It’s Money Supply not Interest Rates

Craig Callahan, DBA

September 22, 2019

There are two popular views regarding the economy and monetary policy. One is that the U.S. economy is on the edge of tipping into recession. The second is that with interest rates so low, the Federal Reserve (FED) does not have the ability to stimulate the economy. We strongly disagree with both of those positions.

The problem with those two positions, particularly the second, is that they are interest rate based. They assume there is a direct relationship between the Federal Funds rate, which the Federal Reserve sets, and the economy. In other words, the rate goes up, the economy slows. The rate goes down, the economy speeds ups. The reason observers gravitate toward this view is that the interest rate change is all they can see and touch and humans like to simplify things to one-on-one, cause and effect relationships. A causes B, and C causes D; case closed. As convenient as that is, the economic world does not work that way. Running a simple regression on the two factors produces no significant relationship and produces a correlation coefficient close to zero, meaning no statistical relationship between Fed Funds and GDP.

What is going on with monetary policy? When the FED lowers its target for Fed Funds, it buys T-Bills from banks, and pays for them by adding reserves to the bank’s account at the FED. With increased reserves, banks can make more loans, which in turn creates money. There is a direct relationship between the rate of growth of the money supply, M1, and economic growth. The monetarists have the equation MV =PQ, where M is the money supply, V is the velocity of money, P is the prices of all goods & services and Q is the quantity of goods & services. If M is increased and V stays constant, total spending, as measured by Price times Quantity on the right has to increase. It is not the lower interest rate that stimulates the economy, it is the increase in M1 but since observers can’t see, touch or get their arms around the M1 increase they default to the interest rate based model.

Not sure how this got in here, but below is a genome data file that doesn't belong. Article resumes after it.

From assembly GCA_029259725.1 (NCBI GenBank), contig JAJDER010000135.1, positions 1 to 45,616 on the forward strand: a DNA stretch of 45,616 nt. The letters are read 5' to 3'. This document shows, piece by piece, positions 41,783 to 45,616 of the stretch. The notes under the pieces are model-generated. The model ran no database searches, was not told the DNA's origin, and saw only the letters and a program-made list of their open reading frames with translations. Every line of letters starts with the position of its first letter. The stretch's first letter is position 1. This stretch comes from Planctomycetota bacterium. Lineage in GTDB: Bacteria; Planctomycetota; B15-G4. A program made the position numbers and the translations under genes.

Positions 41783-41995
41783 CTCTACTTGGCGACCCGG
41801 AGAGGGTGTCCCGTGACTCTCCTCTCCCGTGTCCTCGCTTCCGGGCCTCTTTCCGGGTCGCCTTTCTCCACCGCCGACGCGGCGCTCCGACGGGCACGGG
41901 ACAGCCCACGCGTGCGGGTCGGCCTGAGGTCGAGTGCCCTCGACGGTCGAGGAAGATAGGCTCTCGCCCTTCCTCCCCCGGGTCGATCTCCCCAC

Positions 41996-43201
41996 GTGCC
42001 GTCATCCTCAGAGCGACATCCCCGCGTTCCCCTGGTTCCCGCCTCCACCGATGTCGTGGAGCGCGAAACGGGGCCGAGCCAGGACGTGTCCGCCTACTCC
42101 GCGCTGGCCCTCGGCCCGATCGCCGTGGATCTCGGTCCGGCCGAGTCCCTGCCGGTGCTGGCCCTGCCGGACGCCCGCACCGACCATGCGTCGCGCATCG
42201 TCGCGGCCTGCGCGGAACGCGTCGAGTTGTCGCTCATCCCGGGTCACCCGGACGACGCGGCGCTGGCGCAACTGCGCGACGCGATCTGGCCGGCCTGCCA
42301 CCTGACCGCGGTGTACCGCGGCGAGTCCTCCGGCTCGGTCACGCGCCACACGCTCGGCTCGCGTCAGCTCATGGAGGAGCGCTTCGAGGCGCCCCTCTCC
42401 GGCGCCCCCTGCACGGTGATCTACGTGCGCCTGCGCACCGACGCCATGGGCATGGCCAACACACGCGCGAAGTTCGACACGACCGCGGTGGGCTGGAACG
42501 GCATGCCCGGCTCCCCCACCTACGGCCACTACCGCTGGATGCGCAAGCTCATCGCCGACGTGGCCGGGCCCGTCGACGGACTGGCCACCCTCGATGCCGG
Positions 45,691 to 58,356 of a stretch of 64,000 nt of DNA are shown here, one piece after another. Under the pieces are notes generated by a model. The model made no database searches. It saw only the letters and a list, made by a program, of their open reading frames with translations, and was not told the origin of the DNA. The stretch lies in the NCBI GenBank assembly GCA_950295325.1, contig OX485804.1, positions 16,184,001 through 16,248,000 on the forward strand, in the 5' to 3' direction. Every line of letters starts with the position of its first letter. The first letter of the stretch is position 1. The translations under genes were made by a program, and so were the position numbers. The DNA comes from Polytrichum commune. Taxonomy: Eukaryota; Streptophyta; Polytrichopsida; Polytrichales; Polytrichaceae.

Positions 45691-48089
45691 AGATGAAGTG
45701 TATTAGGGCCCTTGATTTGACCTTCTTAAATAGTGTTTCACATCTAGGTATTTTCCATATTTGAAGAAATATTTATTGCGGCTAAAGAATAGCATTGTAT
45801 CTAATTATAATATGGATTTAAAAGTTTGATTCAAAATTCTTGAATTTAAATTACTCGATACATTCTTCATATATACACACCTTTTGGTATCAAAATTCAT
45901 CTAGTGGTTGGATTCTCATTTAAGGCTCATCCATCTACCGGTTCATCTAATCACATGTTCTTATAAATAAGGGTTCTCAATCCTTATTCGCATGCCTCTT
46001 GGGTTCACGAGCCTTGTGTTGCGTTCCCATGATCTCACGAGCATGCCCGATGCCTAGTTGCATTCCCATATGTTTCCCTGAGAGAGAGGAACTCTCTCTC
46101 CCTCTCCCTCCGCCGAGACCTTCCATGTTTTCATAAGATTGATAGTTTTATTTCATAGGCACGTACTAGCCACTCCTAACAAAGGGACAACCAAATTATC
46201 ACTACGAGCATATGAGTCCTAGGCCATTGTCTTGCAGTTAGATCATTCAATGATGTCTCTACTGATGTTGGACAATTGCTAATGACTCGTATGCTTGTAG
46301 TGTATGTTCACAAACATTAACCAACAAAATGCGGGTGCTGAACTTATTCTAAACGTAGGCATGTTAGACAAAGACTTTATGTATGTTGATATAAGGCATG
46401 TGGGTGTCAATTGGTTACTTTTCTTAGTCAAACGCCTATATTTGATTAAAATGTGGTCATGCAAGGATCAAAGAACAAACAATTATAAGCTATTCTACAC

Even with low interest rates the FED has three tools which can be effective to increase the money supply and stimulate the economy. All three inject reserves into banks which allows them to make more loans which grows M1. First, as described above, the FED can lower the Fed Funds target and perform Open Market Operations. It buys T-Bills from banks and pays for them by adding to the bank’s reserves. Then banks can make more loans. Second, the FED could lower the rate on the Discount Window. Day to day, banks borrow reserves from each other which does not increase reserves over the entire banking system, but when the FED lowers the rate at the Discount Window, banks borrow reserves from the FED which injects reserves into the system. Again, more reserves means more loans as there is a fixed ratio of loans per dollar of reserves on each bank’s balance sheet. Third, the FED can lower the Reserve Requirement. Immediately banks can put more loans on the books per dollar of reserves that they hold. All three tools result in more loans, which creates money; more money, M1, more economic growth. It isn’t the change in interest rates that promotes growth, it is the increase in the money supply and the FED has the ability to do that even in a low interest rate environment.